Our View: Slacktivism to activism

Ava Mitchell

Tower Editorial Board

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Youth activism is typically framed by media outlets as outbursts from passionate, angsty kids, somewhat naive in nature and brushed off as a cry for attention. Teenagers enter into high school and early adulthood with a critical eye of the world, a view of its needs and pain and a sense of hope concerning its promises and possibilities.

Some may view youth-led activism as an innocent shove at authority, but at The Tower, we believe there is something more to these displays of First Amendment rights.

Urgency. Frustration. Energy.  These three words encapsulate the protests, rallies, walk-outs and marches that young people are conducting and frequently attending– in fact, one in 10 students say they will participate in a protest between high school and college, according to Inside Higher Ed, a college-focused media company. 

In the beginning, young people fought with stones, arrows and fists.  Today, it doesn’t have to be a major event to draw people’s attention to an issue– research, a debate in English or volunteering for a day are all simple ways to get involved in a cause.  We at the Tower believe it is commendable to start early– if you’re motivated to support a cause, support it.

Now more than ever, youth are turning to social media to argue their opinions.  While these platforms promote a low-cost, low-risk and noncommittal environment, they are a start. That comes with one caveat: sometimes, posts are viewed as boosting attention to one’s ego rather than attention to a cause. Activism is not about the individual, and it shouldn’t be treated as such.

Examples of student-led activism are seen throughout the world at this very moment. Right now, 16-year-old climate activists Xiuhtezcatl Roske-Martinez and Greta Thunberg are making headlines– Martinez with three federal lawsuits and three TED talks behind him and Thunberg with a nomination for the Nobel Peace Prize.  They are two of many youth fighting for justice and righteousness in the world.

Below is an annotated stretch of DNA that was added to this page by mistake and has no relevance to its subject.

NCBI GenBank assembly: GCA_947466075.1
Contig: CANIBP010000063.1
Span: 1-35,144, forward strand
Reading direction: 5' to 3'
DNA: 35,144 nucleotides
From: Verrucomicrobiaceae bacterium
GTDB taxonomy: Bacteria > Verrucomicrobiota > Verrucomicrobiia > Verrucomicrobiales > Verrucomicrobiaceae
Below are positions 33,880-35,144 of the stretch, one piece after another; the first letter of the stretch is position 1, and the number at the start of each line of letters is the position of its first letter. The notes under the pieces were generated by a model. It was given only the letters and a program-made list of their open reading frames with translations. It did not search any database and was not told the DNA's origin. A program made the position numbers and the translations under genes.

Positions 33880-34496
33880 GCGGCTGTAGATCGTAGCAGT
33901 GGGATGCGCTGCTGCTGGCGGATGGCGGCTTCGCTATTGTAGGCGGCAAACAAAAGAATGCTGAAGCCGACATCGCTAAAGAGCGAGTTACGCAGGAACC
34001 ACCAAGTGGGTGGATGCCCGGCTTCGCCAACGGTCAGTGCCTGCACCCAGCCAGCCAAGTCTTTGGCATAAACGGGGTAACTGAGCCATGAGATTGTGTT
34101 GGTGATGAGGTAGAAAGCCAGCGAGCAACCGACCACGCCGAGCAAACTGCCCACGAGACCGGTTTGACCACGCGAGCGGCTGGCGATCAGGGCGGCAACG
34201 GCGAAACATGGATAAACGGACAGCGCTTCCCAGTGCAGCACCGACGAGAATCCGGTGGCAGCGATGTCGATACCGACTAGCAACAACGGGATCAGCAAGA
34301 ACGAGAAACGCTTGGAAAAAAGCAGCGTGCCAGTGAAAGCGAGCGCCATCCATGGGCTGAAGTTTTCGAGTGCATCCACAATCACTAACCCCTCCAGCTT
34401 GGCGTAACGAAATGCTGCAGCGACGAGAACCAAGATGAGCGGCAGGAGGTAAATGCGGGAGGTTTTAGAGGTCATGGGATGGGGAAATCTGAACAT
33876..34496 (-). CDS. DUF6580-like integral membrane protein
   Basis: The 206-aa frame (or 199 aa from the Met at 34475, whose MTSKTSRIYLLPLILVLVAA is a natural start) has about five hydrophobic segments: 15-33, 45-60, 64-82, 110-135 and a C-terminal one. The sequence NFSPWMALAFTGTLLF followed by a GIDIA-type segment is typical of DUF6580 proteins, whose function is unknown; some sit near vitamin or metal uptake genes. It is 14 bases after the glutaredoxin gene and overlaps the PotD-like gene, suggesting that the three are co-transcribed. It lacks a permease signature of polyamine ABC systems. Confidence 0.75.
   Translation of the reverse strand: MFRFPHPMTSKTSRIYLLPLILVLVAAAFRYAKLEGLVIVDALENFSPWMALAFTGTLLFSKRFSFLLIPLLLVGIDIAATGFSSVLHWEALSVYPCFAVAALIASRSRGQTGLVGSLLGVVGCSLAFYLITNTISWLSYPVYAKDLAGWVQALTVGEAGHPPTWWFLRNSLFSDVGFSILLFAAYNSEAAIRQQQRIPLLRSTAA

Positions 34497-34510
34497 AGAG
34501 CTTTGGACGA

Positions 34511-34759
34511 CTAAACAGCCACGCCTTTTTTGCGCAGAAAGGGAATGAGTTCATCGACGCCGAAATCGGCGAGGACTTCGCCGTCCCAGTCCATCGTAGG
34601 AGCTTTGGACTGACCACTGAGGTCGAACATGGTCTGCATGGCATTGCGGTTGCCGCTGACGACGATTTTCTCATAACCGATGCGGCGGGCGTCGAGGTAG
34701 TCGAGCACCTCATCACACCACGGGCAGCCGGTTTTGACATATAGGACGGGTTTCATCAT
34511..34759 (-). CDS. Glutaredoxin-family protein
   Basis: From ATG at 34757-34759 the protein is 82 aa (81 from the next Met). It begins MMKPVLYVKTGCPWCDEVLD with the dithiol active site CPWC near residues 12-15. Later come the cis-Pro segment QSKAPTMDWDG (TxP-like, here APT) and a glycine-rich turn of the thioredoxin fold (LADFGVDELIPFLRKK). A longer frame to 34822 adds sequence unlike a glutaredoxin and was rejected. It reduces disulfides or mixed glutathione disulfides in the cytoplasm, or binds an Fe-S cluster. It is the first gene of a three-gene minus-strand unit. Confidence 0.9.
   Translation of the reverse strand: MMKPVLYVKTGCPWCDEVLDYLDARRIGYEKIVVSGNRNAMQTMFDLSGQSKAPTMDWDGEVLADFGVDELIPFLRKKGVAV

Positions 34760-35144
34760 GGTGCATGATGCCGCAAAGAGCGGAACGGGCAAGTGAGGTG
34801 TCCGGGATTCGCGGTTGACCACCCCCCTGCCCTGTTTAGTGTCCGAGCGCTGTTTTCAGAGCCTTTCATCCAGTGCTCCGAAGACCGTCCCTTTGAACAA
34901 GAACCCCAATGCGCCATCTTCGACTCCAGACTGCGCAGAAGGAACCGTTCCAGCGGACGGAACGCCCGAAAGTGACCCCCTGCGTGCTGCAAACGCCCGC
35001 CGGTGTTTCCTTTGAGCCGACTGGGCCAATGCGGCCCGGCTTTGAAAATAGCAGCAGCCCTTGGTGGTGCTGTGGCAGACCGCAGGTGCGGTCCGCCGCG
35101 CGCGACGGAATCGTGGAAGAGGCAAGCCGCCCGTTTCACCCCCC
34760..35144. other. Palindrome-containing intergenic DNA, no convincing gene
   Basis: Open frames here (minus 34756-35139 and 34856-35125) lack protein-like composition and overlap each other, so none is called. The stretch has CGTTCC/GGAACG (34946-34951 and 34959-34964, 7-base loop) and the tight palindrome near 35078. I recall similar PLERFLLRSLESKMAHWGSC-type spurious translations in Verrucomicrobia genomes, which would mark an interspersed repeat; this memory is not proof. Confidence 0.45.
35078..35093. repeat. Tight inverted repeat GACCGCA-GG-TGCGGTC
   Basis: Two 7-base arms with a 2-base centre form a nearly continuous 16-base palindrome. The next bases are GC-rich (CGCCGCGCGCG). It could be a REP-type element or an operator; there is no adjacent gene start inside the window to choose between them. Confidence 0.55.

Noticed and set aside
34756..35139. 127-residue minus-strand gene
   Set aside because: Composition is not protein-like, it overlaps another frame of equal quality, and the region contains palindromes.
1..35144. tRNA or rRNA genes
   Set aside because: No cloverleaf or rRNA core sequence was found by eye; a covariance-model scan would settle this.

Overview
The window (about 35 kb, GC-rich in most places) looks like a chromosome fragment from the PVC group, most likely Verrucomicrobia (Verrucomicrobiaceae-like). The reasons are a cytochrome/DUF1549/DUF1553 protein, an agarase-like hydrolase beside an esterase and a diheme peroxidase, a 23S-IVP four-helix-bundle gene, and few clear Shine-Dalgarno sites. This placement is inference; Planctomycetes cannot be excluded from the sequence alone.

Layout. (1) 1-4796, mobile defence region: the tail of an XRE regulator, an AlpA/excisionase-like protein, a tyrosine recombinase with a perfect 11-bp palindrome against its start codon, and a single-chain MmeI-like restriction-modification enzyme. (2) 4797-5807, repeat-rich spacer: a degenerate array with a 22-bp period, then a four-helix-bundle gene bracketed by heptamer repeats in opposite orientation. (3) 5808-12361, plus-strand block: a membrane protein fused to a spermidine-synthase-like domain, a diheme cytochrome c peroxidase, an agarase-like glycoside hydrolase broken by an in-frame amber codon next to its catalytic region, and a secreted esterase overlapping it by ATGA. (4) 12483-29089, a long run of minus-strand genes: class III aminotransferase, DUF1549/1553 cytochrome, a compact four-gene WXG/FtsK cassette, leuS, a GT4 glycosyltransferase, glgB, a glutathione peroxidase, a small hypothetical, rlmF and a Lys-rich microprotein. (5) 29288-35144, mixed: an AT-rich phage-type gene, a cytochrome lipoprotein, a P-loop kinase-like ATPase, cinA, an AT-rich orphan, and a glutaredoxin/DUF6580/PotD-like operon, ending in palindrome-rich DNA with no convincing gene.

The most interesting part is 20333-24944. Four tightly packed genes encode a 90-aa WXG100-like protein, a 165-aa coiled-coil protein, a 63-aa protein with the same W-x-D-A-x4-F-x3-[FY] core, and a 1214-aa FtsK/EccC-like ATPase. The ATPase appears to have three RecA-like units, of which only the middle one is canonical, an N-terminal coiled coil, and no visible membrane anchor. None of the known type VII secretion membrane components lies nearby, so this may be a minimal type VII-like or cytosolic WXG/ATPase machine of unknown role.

Yet student activism is not a new phenomenon. In the United States, the peak of student protests can be traced to the 1960s and 1970s, years in which the country was fighting a war in Vietnam and go the civil rights movement, arguably one of the most significant and impactful movements in modern history.   Like the protests throughout the decades, today’s students are advocating for their lives.  

We at The Tower believe maturity in activism is key. We’re not right on every issue. Defending a cause is important, but we all make mistakes and grow in our opinions and points of view as we get older.

Hot-topic issues don’t necessarily have one answer, and it is important to recognize that views deserve validation but are subject to change.  

While some may view teenagers as too immature to hold opinions, we at the Tower believe young people are the true eyewitnesses to the issues impacting our world.  

Student activism can bring about justifiable and positive changes in education, rights and justice for all regardless of one’s background, identity, or situation.. This is the very foundation of ‘the land of the free and the home of the brave.’ 

Americans’ unique ability to speak out and protest is what so many others from foreign lands come here for and what we as citizens continue to uphold as our birthright– ‘liberty and justice for all.’ This is our doctrine, our philosophy, and a distinctively American reason for existence.

Our voices matter, even in high school. We are the next generation of leaders, and we must step up and take on our responsibilities wisely. We are all born with the potential to fight, and if there’s a cause you want to stand up for, pinpoint it, educate yourself, establish a goal and start moving.

At South, we are privileged to have many resources and opportunities to voice our opinions and engage in activism, so why not take advantage of them?  Doing so opens our community to a larger world, which only helps our students and culture here at school.

 

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